Muslim Culture and Rap Songs: Reclaiming Identity or Exploiting Religion?
The world isn’t black and white, so why are we always trying so hard to paint it these two colors?



“Shake, shake ’em up, shake (Shake ’em up, shake) / As-salāmu ‘alaykum (As-salāmu ‘alaykum)” sings Moroccan rapper French Montana in his brand new song titled Salam Alaykum.

The latter phrase, which translates to “peace be upon you” for those unfamiliar, is commonly used by Muslims to greet each other. And it so happens to be the sixth track on MONTANA, the singer’s third studio album following his sophomore chart-topping album Jungle Rules.

In a now-deleted Instagram post – after he had cleaned his gram before the release of the new project – Montana shared the album cover portraying himself sitting in the middle of six niqabis. Though dressed in black abayas with only their eyes revealed, we see them sitting cross-legged, flaunting knee-high red boots.

Juxtaposed between his Moroccan origins and his career in the notorious hip-hop world, Montana left a message to his followers. The caption read: “You don’t have to change who you are. You can bring people into your own world.”

And sure enough, the photo caused a lot of debate and discussion online.

“Liberal Muslims are wack for hyping this shit up” and “he would sell his religion for money” are a few examples of the backlash Montana received upon debuting the cover. But it is precisely here where the real issue lies. Was Montana exploiting his religion by portraying something scandalous for-profit or was he just expressing a part of his now-complex and layered identity? And more importantly, is it up to us, the general public, to decide what an artist’s vision is?

Born and raised in Morocco, Montana – whose real name is Karim Kharbouch – regularly highlights his Moroccan and Muslim roots.

Back in May and on the first night of Ramadan, Islam’s holiest month that’s reserved for fasting and helping others, he wore the traditional Arab thobe to the 2019 Met Gala.

On the 27th day of Ramadan, he shared a now-deleted Instagram post in which he revealed he was taking part in Laylat al Qadr rituals, whereby Muslim worshipers commemorate the holy night during which the Quran was first revealed to Prophet Muhammad.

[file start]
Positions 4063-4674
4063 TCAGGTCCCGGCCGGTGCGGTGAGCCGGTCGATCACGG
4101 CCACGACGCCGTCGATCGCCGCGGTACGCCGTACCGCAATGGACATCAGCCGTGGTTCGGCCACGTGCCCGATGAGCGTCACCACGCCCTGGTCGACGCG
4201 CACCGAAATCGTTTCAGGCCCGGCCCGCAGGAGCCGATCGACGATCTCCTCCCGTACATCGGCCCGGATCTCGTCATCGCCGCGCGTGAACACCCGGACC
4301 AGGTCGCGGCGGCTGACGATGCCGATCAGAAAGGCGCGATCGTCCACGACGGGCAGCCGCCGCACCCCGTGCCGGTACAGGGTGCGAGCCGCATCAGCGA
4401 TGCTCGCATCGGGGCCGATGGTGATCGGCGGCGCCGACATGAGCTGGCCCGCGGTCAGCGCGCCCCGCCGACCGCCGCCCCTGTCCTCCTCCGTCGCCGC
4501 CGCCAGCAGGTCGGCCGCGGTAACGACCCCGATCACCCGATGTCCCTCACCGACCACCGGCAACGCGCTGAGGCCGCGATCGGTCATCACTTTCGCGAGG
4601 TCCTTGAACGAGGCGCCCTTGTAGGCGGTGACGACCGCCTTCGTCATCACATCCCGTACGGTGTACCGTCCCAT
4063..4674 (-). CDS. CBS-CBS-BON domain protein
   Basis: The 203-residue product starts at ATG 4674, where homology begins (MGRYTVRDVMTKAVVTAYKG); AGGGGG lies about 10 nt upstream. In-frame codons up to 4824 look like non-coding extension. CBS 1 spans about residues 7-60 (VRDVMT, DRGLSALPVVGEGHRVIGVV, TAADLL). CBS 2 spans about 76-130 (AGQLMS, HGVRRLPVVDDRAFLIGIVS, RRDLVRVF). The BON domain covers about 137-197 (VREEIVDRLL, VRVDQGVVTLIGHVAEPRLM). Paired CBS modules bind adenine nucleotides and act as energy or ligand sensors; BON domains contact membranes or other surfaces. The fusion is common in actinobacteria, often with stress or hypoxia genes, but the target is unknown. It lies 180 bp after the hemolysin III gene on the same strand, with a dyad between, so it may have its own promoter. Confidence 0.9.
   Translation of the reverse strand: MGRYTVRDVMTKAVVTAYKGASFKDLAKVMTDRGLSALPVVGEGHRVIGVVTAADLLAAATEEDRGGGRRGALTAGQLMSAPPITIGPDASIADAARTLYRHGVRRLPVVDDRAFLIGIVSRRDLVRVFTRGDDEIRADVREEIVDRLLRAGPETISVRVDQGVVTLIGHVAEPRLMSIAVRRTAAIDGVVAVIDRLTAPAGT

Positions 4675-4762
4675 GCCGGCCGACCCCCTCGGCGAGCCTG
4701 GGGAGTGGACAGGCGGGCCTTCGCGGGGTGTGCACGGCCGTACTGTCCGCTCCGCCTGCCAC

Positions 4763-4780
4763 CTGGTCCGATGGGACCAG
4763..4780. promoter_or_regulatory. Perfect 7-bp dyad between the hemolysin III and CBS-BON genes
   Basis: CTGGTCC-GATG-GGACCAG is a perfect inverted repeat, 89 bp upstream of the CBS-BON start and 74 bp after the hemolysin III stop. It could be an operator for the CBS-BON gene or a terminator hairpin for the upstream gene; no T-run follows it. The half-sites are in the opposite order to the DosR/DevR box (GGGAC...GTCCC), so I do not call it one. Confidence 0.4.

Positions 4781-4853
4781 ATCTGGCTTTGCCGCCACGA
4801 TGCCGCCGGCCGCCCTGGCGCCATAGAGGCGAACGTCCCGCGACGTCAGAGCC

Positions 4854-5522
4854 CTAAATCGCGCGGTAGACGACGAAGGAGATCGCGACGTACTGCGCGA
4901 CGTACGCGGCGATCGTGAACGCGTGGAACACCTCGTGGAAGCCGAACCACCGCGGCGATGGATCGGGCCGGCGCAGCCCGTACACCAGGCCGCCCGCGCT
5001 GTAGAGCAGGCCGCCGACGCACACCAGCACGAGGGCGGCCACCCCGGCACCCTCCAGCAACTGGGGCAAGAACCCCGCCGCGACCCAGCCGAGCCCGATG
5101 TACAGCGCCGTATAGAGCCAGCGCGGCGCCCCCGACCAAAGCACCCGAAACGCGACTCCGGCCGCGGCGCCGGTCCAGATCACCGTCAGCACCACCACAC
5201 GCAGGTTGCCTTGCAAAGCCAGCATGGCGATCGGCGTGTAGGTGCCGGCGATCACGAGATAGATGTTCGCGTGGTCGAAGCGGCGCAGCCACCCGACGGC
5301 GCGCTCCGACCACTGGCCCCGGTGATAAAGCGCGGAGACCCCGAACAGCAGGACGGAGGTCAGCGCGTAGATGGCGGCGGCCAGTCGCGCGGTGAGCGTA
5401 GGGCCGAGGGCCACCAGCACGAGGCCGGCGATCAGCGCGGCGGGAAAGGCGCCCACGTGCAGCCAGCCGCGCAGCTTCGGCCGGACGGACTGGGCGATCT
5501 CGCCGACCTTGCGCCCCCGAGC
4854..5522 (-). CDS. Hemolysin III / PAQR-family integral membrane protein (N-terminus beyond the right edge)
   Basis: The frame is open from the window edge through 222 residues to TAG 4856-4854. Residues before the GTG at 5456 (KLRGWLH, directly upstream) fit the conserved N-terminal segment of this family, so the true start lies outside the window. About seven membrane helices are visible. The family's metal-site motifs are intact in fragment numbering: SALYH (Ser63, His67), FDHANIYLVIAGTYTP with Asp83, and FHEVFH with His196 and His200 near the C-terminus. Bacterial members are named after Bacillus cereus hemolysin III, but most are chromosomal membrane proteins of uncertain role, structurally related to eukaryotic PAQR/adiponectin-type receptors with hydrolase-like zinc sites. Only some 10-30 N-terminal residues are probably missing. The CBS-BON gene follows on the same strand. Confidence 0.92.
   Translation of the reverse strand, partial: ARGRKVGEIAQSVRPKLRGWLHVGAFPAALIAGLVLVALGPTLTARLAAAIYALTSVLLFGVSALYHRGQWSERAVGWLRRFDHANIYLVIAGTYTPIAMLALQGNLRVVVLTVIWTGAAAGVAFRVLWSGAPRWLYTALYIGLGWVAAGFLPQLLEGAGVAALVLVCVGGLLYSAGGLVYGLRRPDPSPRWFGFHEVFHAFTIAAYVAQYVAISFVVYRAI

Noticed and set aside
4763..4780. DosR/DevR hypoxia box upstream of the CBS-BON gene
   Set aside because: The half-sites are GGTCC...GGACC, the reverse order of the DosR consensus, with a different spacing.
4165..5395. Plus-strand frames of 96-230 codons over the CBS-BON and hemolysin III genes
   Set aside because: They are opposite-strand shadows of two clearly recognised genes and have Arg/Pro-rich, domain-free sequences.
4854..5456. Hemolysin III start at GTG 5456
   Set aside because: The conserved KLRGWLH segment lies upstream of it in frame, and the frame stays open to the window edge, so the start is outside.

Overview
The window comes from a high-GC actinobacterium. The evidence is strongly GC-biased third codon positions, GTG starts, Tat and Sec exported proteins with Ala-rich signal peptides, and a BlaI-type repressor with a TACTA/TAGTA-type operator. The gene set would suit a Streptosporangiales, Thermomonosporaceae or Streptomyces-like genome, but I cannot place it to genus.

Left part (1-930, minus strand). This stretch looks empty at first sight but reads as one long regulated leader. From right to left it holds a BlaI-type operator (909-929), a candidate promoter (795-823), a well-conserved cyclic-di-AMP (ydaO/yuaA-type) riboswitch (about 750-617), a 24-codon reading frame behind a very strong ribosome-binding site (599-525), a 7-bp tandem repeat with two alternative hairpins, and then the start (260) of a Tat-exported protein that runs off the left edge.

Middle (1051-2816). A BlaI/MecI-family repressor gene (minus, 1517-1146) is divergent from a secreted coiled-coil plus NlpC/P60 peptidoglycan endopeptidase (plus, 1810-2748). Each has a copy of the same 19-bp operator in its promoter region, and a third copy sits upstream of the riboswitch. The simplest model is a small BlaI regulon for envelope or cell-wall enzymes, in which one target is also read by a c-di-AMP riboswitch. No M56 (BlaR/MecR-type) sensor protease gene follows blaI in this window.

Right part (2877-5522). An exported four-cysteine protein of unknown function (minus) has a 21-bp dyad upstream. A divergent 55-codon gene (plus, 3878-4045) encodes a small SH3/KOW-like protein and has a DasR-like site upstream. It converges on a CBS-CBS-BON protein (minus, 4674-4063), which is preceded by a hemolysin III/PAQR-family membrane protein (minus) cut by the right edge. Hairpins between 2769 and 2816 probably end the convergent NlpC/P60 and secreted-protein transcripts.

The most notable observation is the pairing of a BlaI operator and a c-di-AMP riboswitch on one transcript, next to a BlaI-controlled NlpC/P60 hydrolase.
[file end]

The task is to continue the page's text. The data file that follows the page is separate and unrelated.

“May Allah forgive us and show us the way,” he wrote in the caption.

He also celebrated Eid el-Fitr at Kourtney Kardashian’s last year.

But Montana isn’t the only controversial Muslim-American public figure in the music industry

Another name (#anothaone) that comes to mind vividly is that of famous songwriter/producer DJ Khaled, born Khaled Mohamed Khaled to Palestinian parents who emigrated to the United States.

Speaking to Esquire Middle East about his religion, DJ Khaled once said, “It’s life for me. I was born Muslim, my family raised me Muslim.”

The producer attributes the blessings upon himself and his family to his religion but admits he’s not the perfect Muslim. “I am born and raised. If you’re asking if I’m the perfect Muslim, and I do everything down to a T, then no.”

Other prominent Muslim rappers include Lupe Fiasco, Busta Rhymes, Akon, Ice Cube, and T-Pain. And though not technically a rapper, American singer and songwriter SZA (Solána Imani Rowe) has spoken out numerous times on her Muslim upbringing.

“I’ll feel most comfortable with Islam forever. It just makes most sense to me out of everything else, there’s less variables and less space for human error. It’s very rigid but it’s safe because you can trust it. There’s no photos or idles, no songs or hymnals, it is what it is. I like the clarity,” she said in a past interview with Complex magazine.

Are they different from the rest of us for simply being in the limelight?

Maybe French Montana’s buzz-worthy album cover did indeed contribute to its popularity and therefore success, but who are we to deny him agency or decide how he should practice his religion?

Is his depiction of niqabis in a provocative way inaccurate? Is it a misrepresentation and considered haram? Probably to a lot of people, it is, but that doesn’t mean Montana doesn’t get to express his religiosity the way he wants to or sees fit.

Have we forgotten Girls of Riyadh, the critically acclaimed novel that sheds light and opens up the hidden world of Saudi women as well as their culture and traditions?

The world isn’t black and white, so why are we always trying so hard to paint it these two colors?

DJ Khaled and French Montana are no different from the vast majority of us Muslims, trying and failing and trying again every day. They’re just doing so in the public eye, and maybe they’ve spent less time than us setting boundaries and figuring out what right and wrong mean in their dictionaries.

It’s also worth mentioning here that people change, their ideas and belief systems go through mental wars on a daily basis, which means in no way are we allowed to judge when we haven’t been through the same battles ourselves.